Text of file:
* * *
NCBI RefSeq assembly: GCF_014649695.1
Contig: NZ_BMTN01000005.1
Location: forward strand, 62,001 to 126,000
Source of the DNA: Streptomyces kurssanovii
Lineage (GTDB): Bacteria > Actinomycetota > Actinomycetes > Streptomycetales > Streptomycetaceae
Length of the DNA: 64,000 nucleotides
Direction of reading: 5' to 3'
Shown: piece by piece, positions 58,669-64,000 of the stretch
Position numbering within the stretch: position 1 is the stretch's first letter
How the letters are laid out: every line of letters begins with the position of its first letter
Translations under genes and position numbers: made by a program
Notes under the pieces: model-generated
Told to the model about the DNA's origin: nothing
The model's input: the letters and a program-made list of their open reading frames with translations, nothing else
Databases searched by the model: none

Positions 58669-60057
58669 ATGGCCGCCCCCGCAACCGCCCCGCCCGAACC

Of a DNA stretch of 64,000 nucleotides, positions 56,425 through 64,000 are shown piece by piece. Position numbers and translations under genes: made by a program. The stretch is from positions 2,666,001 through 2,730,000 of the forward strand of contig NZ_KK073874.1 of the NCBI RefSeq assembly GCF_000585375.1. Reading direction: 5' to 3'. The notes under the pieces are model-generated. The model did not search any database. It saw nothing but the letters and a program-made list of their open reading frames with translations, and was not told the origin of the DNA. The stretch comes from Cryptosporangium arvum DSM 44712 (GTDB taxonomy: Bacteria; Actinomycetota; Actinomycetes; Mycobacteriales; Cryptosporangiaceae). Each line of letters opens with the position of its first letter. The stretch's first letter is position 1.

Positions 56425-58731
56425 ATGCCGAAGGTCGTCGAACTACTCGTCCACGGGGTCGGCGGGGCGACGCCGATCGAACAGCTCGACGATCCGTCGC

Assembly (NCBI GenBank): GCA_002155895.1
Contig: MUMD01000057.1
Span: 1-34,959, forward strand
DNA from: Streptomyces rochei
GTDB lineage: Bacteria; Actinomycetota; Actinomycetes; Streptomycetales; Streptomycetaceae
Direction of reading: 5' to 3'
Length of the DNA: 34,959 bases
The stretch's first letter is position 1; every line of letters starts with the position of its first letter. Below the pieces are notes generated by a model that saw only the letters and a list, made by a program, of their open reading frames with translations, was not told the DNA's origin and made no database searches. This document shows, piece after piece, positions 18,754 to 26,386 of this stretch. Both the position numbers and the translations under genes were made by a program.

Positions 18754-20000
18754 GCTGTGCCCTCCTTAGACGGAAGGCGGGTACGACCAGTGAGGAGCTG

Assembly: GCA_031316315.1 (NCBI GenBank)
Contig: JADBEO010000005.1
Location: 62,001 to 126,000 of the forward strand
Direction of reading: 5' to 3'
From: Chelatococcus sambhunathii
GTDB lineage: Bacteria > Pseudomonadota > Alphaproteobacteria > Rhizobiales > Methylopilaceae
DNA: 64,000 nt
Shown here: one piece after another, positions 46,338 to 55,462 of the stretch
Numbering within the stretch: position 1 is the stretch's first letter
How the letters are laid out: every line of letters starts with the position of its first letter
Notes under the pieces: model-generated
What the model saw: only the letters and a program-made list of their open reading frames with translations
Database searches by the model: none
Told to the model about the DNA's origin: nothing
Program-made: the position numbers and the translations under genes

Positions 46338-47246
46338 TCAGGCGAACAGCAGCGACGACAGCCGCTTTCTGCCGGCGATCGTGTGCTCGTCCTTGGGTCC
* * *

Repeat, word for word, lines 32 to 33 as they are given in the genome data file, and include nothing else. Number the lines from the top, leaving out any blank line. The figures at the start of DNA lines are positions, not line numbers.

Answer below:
Contig: JADBEO010000005.1
Location: 62,001 to 126,000 of the forward strand